CLEARWATER — DeAngelo Sanchez stakes out his spot in front of the stands at the Eddie C. Moore Complex, site of the inaugural St. Pete/Clearwater Elite Invitational.
Everything about Sanchez is loud, from his exuberant antics to his wardrobe.
Sanchez, 32, proudly wears purple and gold, the colors of LSU’s softball team. He sports band-aids with the name of the school underneath his eyes. He even has a championship belt around his waist.
And Sanchez is there just about every game.
“If the Tigers played in China I’d be there,” said Sanchez, who works as a shift manager at a PetSmart warehouse.
Sanchez became an LSU softball devotee to support his sister, Shemiah, the team’s starting second baseman.
“It costs a lot, but you only get a short window to cheer on your loved ones,” he said.
The bulk of Sanchez’s traveling comes during weekend tournaments. That is what brought him to Clearwater.
“This is one of the best tournaments I’ve ever seen,” Sanchez said. “The staff is great. It’s just good for college softball. No matter who wins or loses, everyone is just here to support the ones they love. That’s what it’s all about.”
The initivational,a 16-team tournament featuring several nationally ranked programs, is the first ESPN owned-and-operated event in college softball. Of the 39 games played, 25 were televised or streamed.
While Sanchez might be among the more noticeable fans, there were plenty of others in the stands, with the projected attendance at more than 9,000 combined for the four days games, according to Visit St. Pete/Clearwater CEO Tim Ramsberger.
“It’s certainly exceeded expectations,” said Kristen Shaver, director of ESPN Events. “When you look out in the stands for every game, there’s a standing room only crowd. It’s just been a steady flow of people coming in and out. That’s exactly what we want and I know the company as a whole has been really impressed with this being an inaugural event.”
Shaver said the biggest measurement is the student-athlete — and fan — experience.
“You want happy teams and good games,” she said. “We want to make this an annual thing so we want teams to tell others about their experience.”
Throughout the tournament, players stayed after their games to sign autographs and pose for pictures.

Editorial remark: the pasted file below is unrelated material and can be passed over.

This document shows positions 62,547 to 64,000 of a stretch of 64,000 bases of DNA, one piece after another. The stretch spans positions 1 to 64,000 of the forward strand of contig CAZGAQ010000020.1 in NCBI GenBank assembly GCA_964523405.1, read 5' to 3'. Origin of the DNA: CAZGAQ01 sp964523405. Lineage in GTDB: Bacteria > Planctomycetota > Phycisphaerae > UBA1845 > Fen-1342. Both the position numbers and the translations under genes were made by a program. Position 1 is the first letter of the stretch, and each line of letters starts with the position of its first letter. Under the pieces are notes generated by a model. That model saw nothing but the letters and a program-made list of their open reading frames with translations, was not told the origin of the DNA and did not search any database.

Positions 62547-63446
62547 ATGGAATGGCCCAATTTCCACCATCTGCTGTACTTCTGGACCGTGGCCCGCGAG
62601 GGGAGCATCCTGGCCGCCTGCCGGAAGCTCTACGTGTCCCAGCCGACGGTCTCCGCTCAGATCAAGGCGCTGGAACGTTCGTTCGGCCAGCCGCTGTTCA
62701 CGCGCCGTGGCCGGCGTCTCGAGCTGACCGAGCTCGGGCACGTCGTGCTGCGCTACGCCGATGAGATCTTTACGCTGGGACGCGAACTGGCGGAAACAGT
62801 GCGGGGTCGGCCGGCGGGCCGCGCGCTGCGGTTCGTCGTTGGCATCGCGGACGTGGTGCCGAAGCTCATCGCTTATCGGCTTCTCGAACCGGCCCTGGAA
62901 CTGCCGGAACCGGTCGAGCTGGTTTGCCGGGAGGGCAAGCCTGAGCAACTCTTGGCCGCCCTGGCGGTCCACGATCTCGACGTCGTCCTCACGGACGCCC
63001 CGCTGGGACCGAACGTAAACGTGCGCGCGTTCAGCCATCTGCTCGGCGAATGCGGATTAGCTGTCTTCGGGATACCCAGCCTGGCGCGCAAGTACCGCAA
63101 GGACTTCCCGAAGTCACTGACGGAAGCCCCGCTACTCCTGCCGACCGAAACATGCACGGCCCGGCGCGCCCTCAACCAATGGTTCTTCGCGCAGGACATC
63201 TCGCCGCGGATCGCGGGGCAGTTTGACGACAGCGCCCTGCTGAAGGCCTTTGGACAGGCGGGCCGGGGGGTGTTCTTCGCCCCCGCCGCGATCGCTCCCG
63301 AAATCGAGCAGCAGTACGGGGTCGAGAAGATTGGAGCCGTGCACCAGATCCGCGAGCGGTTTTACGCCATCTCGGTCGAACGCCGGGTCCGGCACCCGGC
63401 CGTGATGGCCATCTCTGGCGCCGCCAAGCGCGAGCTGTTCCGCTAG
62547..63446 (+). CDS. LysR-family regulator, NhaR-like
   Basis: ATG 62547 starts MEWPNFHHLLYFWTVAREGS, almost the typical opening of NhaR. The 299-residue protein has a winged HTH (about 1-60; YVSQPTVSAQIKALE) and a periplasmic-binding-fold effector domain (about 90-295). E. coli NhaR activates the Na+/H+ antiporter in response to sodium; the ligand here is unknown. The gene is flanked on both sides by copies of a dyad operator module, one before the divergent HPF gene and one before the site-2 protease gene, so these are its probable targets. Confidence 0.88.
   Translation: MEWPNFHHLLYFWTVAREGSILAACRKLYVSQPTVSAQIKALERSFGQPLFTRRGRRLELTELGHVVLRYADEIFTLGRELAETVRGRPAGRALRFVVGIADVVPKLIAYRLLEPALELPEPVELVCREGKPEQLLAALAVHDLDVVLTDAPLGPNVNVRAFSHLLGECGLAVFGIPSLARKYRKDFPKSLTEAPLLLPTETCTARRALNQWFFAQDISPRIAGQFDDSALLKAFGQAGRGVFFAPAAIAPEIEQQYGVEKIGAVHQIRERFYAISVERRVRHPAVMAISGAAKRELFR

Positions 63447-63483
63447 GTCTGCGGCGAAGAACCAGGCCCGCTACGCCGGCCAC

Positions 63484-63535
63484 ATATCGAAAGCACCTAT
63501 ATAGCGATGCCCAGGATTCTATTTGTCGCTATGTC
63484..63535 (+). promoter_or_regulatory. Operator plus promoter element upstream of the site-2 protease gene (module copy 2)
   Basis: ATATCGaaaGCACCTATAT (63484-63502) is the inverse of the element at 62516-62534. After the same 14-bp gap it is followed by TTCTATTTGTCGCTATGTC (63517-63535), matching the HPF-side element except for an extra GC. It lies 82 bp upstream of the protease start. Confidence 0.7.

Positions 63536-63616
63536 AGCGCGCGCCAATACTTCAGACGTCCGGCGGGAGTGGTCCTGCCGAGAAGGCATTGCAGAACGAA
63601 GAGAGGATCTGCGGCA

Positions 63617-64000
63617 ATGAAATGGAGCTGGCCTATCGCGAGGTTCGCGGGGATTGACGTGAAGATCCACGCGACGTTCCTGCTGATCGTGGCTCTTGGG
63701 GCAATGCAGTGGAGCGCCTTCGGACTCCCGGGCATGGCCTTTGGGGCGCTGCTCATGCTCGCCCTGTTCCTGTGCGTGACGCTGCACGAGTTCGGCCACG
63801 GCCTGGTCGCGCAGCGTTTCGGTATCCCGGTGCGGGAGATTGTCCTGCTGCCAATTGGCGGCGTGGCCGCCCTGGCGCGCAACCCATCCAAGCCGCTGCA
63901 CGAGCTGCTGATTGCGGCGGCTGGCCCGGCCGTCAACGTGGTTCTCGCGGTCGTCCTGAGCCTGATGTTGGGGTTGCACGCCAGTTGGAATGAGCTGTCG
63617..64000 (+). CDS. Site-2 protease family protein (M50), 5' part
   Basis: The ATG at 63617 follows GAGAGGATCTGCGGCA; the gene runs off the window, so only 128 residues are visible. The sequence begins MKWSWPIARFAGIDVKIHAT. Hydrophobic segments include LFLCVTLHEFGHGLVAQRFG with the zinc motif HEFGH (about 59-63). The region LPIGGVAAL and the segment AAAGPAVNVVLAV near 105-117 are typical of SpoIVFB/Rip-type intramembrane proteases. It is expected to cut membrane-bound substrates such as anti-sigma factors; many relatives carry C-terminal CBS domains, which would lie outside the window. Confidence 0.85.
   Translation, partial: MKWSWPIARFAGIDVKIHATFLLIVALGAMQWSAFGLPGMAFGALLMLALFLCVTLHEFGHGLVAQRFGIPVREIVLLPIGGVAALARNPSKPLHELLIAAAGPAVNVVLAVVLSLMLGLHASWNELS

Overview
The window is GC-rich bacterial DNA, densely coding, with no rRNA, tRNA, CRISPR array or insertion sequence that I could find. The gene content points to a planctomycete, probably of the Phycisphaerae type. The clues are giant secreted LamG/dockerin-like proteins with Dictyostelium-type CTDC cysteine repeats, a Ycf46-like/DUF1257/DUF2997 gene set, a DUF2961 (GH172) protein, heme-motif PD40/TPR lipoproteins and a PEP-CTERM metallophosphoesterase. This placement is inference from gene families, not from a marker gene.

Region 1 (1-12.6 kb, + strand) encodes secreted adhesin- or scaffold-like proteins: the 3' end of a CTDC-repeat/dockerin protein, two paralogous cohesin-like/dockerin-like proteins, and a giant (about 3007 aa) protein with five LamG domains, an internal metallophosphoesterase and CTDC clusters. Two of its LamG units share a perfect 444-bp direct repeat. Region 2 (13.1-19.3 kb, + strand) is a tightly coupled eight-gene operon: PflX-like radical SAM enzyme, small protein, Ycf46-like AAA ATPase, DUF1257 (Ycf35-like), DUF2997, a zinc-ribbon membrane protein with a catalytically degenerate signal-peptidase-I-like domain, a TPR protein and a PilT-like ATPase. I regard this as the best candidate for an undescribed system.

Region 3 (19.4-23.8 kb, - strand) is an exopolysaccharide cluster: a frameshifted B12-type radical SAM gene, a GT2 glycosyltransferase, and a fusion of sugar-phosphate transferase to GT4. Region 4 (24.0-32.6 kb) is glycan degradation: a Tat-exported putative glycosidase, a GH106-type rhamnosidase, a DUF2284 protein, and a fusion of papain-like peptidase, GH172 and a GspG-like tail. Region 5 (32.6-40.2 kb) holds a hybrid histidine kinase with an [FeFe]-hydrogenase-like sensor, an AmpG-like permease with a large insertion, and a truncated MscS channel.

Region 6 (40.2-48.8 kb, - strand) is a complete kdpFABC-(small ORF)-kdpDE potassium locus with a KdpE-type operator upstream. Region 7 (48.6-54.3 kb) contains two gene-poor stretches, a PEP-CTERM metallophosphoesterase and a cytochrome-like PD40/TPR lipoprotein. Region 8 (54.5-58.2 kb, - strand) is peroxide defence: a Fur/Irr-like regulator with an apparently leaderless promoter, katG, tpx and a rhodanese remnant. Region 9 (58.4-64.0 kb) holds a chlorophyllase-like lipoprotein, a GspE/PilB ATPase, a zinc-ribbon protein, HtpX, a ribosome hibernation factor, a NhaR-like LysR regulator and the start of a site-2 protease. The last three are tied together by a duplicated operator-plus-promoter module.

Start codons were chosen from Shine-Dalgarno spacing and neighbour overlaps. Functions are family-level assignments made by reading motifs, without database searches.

Keith Porasky waited Saturday night with his daughters, Jordan and Madison, to interact with Oregon’s softball team. The Ducks obliged, even taking a group picture with all the young softball players who stood along the first-base line after their team meeting.
Porasky, 46, who coaches a travel softball team in Pennsylvania, became an Oregon fan a few years ago. He said he spent about $5,000 this weekend to see the Ducks play in person for the first time.
“I’ve been to some college tournaments before, but this one is spectacular,” said Porasky, who owns a medical equipment repair company as well as several other businesses. “I’d have to put it near the top. The teams were strong. The weather was nice. And there was incredible access to the players, which you don’t get at every tournament.”
College softball has become big business. The sport generated $450 million in revenue during the 2016-17 school year, making it the highest NCAA revenue-producing sport among women according to Department of Education data compiled by Softball America.
And the sport has made significant progress in television coverage at all levels. Former Admiral Farragut coach Linda Derk guided the Tampa Bay FireStix professional team to a title during its debut season in 1999. Derk said the Women’s Professional Softball League paid ESPN to televise its games — and that was on a tape-delay basis.
“Even though it was on tape delay, the games had better ratings than hockey,” said Derk, who worked as a volunteer during this weekend’s tournament. “To be out here and see this many college games televised this early in the season is amazing. It shows just how far this sport has come.”
This weekend’s games were played on six fields at two sites, creating some logistical adjustments for an ESPN crew that is used televising games at one location for a tournament.
“When you’re doing something for the first time you just never know really know what’s going to look like,” said Meg Aronowitz, coordinating producer at ESPN. “There were some technical challenges to overcome, but you would never know looking at this tournament. We didn’t know that the stands would be packed. I came out for the Florida State-Oklahoma game (on Friday) and it was standing room only.
“The crowd was infectious. There was a moment there where you felt like you were at the Women’s College World Series. You felt that looking at your television screen from home. We couldn’t have asked for anything better.”
Shaver said the tournament is expected to stay at 16 teams next year and has already had teams inquiring about participating.
By spring, tickets likely will go on sale for next year.
“This was a fantastic start,” Shaver said. “But it will only get even bigger — and better.”
Contact Bob Putnam at firstname.lastname@example.org. Follow @BobbyHomeTeam.